I had some pretty high hopes for my fall quarter this year at UCI. I felt like I talked about school all summer–the great clubs I was going to be a part of, two mysterious literary journalism classes (what were those about, anyway, and why should I learn it?), 17 units that I was sure I could handle, moving into my apartment with roommates from last year and spending time with my boyfriend and close friends.
It seemed to work at first. My Chinese 2A class sometimes didn’t even feel like a class it was so perfect, and the mysteries of literary journalism slowly unraveled. In my two LJ courses I spent time studying the writing techniques of journalism masters such as Walt Harrington and Joan Didion (and even wrote my first LJ piece), and wrote basic news articles ranging from features to crime stories. The analyzing and reporting classes introduced me to literary journalism. Literary journalism aims to go beyond traditional, or news journalism. This journalism often requires the writer to spend time with his subjects for anywhere from a few weeks to several years, and a story can emerge while observing or from reconstruction. Although these pieces read like stories, every detail must be real. You can find writing like this in magazines like Esquire, The New Yorker and in writing anthologies as well.
Besides journalism and my classes, I got involved with ZotSpeak Toastmasters, Rotaract at UC Irvine and Harmonium Women’s Chorus. I applied for my first writing internship in Orange County and then quit choir at the same time. I was thrilled to be accepted to work as an intern but when things didn’t work out I threw my energies back into school and the other two clubs. I did a guest speech at Students Practicing Excellent Communication Skills (SPECS), and attended a couple club meetings which were both times for me to grow more comfortable speaking in front of complete strangers. Right after the second meeting I was asked to be the SPECS co-president by my Toastmaster veteran friend. I thought it over for a week and accepted. Running the two final meetings with my friend, the co-president, was exhilarating! It sounds silly, but I actually felt an adrenaline rush being up there teaching people how to make their presentations better. Toastmasters is like an advanced version of SPECS, and it help you learn impromptu, prepared and evaluative speaking. At the same time, Rotaract welcomed me with open arms. I felt at home the first meeting, and ended up doing service activities around Orange County with them for the rest of the quarter.
It was hard to keep up. I found that I was printing out essays five minutes before they were due at the library and scrambling to make it on time to class. I made it to every class, but it was difficult sometimes and I had to keep telling myself “I love school, I love school, I love school.” My enthusiasm level seemed to hit an all-time low in the middle of the quarter and I didn’t know what I was doing. I didn’t feel like participating in classes as much, even, and my rush to please and complete projects was also affecting my relationships. I valued the pieces we read in my analyzing class even though it wasn’t fun to read 40 pages in a night and write about what I’d learned, much to the chagrin of my boyfriend, Keith. Maybe I had stretched myself too thin. Was this what they called sophomore slump?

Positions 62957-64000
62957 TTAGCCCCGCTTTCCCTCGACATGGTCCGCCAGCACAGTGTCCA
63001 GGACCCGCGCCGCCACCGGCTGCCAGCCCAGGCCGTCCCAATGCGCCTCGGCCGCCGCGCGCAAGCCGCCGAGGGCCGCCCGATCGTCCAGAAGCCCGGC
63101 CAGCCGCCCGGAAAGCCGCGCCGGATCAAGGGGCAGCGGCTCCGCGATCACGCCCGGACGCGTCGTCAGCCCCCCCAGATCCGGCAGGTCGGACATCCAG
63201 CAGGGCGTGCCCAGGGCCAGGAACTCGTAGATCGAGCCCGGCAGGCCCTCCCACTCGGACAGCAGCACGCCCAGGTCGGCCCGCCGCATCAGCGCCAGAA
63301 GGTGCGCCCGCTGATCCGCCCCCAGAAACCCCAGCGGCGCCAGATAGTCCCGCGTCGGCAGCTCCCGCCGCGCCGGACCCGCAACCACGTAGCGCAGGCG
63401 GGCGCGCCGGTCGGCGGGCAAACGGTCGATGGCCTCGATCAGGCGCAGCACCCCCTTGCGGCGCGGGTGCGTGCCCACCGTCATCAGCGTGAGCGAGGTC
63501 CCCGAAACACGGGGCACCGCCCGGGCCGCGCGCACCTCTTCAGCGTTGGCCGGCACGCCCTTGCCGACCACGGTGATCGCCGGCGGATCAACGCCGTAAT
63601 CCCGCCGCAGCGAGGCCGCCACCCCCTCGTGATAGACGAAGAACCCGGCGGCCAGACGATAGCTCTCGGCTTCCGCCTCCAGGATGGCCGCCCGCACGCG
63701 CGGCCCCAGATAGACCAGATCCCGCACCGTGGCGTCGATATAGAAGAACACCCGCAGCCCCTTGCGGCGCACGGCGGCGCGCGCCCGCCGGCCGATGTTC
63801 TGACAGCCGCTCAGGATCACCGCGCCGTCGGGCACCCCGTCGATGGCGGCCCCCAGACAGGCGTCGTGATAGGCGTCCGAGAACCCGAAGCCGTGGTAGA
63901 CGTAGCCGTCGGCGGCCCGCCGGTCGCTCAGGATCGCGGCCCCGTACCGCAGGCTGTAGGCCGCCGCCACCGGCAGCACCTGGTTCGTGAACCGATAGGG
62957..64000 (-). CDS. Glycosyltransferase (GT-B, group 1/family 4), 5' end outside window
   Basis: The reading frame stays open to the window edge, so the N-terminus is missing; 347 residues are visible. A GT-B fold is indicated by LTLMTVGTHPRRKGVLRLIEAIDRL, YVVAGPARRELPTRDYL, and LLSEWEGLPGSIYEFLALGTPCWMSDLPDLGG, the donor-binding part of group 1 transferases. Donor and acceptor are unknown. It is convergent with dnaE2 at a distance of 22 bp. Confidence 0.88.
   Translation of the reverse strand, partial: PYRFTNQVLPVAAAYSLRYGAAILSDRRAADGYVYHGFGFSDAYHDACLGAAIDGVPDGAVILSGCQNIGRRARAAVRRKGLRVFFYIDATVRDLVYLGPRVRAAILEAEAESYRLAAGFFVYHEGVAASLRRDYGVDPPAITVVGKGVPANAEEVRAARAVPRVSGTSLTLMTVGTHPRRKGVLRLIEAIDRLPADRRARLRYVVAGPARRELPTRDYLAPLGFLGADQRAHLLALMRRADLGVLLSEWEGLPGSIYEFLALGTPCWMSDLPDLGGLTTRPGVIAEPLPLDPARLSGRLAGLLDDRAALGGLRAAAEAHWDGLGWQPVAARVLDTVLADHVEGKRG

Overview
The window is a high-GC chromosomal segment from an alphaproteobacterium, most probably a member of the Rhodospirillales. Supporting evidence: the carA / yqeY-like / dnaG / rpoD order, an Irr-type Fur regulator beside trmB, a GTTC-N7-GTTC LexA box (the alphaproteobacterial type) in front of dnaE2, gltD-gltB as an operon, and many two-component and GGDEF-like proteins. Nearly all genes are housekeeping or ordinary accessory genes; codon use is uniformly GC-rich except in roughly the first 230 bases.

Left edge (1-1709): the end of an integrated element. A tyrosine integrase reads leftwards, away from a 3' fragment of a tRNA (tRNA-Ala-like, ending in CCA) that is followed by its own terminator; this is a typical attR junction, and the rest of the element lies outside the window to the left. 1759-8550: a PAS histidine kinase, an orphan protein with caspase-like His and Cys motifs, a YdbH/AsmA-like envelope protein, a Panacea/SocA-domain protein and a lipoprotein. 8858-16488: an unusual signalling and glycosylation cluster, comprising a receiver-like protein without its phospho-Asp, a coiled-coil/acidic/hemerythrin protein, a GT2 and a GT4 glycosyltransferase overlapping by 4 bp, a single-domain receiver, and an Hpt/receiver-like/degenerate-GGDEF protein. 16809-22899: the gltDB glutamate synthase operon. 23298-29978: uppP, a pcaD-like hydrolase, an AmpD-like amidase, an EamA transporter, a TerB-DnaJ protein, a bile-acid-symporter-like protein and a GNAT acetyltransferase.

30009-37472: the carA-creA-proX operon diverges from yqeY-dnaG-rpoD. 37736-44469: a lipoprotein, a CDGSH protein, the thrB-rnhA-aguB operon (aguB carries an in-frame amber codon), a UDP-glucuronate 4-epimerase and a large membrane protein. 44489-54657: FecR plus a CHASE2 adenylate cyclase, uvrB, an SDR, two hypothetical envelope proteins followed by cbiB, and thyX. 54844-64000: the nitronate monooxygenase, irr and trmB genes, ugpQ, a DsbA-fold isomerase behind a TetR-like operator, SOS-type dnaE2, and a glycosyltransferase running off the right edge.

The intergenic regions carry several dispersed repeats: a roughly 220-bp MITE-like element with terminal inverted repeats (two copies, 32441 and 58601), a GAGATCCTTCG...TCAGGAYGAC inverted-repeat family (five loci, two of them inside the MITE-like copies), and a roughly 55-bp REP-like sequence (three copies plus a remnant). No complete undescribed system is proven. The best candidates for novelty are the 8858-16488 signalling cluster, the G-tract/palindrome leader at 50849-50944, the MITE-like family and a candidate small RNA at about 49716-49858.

I realized that if I were to focus solely on school or just on my activities that I’d probably be having a better time. My combination of these things didn’t seem to be working, and I didn’t have much time to take for myself. I spent a few weeks paying for wanting to be so involved with everything. I had let external factors take over my life. Looking back on this time, it was definitely a time for learning–perhaps the perfect time–for these important lessons.
I began deciding to change my approach to things. If I was too tired to make a meeting, I wouldn’t go (with SPECS I only had to plan two amazing meetings, so there wasn’t a lot of stress here), and I kept my classes as the most important thing on my list. I stopped studying at 1 AM, and got a good night’s sleep. I remember listening to Trapt’s “Lost Realist” over and over and plenty of Rameses B, which helped me grieve and relax a bit. I worked on making people close to me a top priority as well.
These changes were both necessary and painful to go through. I cried a lot. Sometimes it is hard to admit that things are not working out. I discovered things about my character and work ethic, and although I didn’t handle every situation perfectly I did the best with what I had. I learned several things this quarter, and they are:
1) Find love. Develop your interests, do things that bring you joy. Take time to care for people around you, even if you have assignments. 2) Don’t think you can go through life with expectations, you have to be ready to throw them out the window. 3) Understand why you do you things. Be able to take yourself out of a situation and evaluate.
I did make it through the quarter. At the end, I felt peaceful. In fact, it was the best finals week ever because I mostly did whatever I wanted. Next quarter I’ll be able to follow my own advice and get an early start. I look forward to it. I’ll be doing more LJ, a writing internship for Patch.com, taking an easier GE and continuing on with Chinese. I’ve laid aside time for SPECS and Rotaract, and know what my priorities are in advance.
Hopefully you were able to get to know me a little better. Thanks for reading.